Technology has given small business owners countless advantages, from the ability to sell to customers around the world to software that streamlines bookkeeping, inventory management, and other processes. However, the benefits that modern technology has to offer are accompanied by an increase in security risks for business owners, especially for home-based companies and other small businesses. According to recent data, over 70 percent of cyberattacks are focused on small businesses, and many attacks occur within the company’s first half-year in operation.
While larger corporations have bigger budgets for cybersecurity, there are still plenty of actions that small business owners can take in order to protect themselves and their customers from data theft and exposure. Six of these helpful tips are listed below.
Invest in reputable anti-virus software.
The first step in protecting a small business from cybersecurity threats is to choose reliable, high quality anti-virus software to protect your PCs. Choosing a paid security program for the computers you use is a simple yet effective way to prevent exposure to malware and other malicious programs. Fortunately, there are plenty of excellent, affordable options to choose from. According to the website TechRadar, some of the most highly recommended security programs for small businesses in 2017 include Symantec Endpoint Protection, Avast Endpoint Protection Advanced, and Avira Antivirus for Endpoint. Once you’ve chosen and installed security software, make sure to always install updates and patches as they become available to minimize weaknesses or gaps in protection.
Create strong passwords.
While it can be tempting for the sake of simplicity to use an easy, universal password to gain access to all devices and accounts you use for your business, doing so poses a significant security risk. To create a strong password, professionals suggest phrases that are 10 characters long at minimum and incorporate a series of uppercase and lowercase letters, numbers, and symbols. The more complicated, the better.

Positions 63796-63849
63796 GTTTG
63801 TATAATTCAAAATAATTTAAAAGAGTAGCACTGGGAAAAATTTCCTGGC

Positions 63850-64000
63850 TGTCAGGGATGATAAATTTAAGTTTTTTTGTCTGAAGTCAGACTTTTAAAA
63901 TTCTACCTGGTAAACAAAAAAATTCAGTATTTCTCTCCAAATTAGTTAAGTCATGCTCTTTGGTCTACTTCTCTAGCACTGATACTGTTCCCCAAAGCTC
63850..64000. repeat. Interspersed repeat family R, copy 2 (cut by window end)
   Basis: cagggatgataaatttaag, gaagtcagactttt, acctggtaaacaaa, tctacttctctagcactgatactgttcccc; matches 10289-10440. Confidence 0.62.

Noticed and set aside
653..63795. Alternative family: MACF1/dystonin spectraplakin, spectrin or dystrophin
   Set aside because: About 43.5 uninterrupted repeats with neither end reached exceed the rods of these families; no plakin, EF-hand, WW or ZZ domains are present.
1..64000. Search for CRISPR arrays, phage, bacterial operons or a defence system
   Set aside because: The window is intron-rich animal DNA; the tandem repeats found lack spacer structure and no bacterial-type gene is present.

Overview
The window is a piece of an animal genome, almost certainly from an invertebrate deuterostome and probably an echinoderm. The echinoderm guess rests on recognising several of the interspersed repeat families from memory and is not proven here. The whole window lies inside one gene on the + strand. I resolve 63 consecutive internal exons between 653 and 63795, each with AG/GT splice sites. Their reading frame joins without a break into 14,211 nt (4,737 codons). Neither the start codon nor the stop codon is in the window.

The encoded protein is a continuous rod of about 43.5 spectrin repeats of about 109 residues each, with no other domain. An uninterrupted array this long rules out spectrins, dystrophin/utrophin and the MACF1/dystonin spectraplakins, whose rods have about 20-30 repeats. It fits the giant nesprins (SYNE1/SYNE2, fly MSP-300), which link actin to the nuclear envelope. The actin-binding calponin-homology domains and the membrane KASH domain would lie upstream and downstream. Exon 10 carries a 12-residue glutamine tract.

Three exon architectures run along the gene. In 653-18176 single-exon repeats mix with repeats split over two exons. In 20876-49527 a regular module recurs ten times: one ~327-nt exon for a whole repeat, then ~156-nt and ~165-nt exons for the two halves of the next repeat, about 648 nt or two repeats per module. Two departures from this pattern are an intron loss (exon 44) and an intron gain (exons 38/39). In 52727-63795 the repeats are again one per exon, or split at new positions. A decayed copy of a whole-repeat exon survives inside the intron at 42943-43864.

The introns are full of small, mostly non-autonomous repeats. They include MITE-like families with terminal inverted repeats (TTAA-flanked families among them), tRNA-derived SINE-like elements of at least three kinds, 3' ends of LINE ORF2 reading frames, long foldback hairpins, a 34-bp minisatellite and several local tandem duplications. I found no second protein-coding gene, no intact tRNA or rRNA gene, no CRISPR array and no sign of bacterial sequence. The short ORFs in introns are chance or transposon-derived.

In addition, try to use different password for different accounts. This way, if a hacker uncovers one of your passwords, the discovery will not compromise your other accounts. If you have trouble remembering your passwords, consider using a password management app to store them. Remember to change passwords regularly as well, as often as once every three months.
Establish protocols for the use of personal devices at work.
Due to budget constraints, many small business owners choose to have employees use their personal devices to do work. If you’ve chosen to implement this approach at your company, make sure you’ve created security protocols for employees and taken measures to protect company data in the event that an employee leaves the company or has his or her device stolen. Consider instating a policy that requires employees to use a specific security system and participate in routine password changes in order to help keep your business’ information safe.
It can also be helpful to use mobile device management (MDM) software in order to separate company data from an employee’s personal data on a device. MDM solutions make it easy for all company information to be wiped from the hard drive of a personal computer in the event that an employee leaves the company.
Keep access to sensitive information limited.
When it comes to cybersecurity, it’s generally best to limit access to your company’s data, network, and financial information. This means controlling which aspects of your business’ programs and data that your staff can access. Give employees permissions only for the software and systems they need to do their jobs, and make sure that you approve of any new software before it is installed. This is important because studies show that a company’s employees are statistically more likely to be at the root of a data breach than outsiders, whether they mean to cause harm or not.
Make sure your employees are trained in basic security protocols.
To prevent well-meaning employees from accidentally opening your company up to cybersecurity threats, it’s important that every member of your staff be trained in basic online safety. At minimum, employees should know how to securely store passwords, connect to protected Wi-Fi networks, and safely transfer files. They should also be familiar with the common signs of a cyber security threat and know how to report a potential threat to management.
Make a plan ahead of time.
Because the threat of breaches only grows as technology develops, one of the most helpful things that a small business owner can do is to create a contingency plan for the best course of action if your company’s cybersecurity is compromised. Consider hiring an IT consultant to help you understand what to do in the event of a cybersecurity emergency. If you don’t have enough room in your budget to bring in an IT professional, there are many online tools to help you develop a comprehensive cyber security plan, including the Cyberplanner tool provided by the Federal Communications Commission (FCC). The planner can be found here.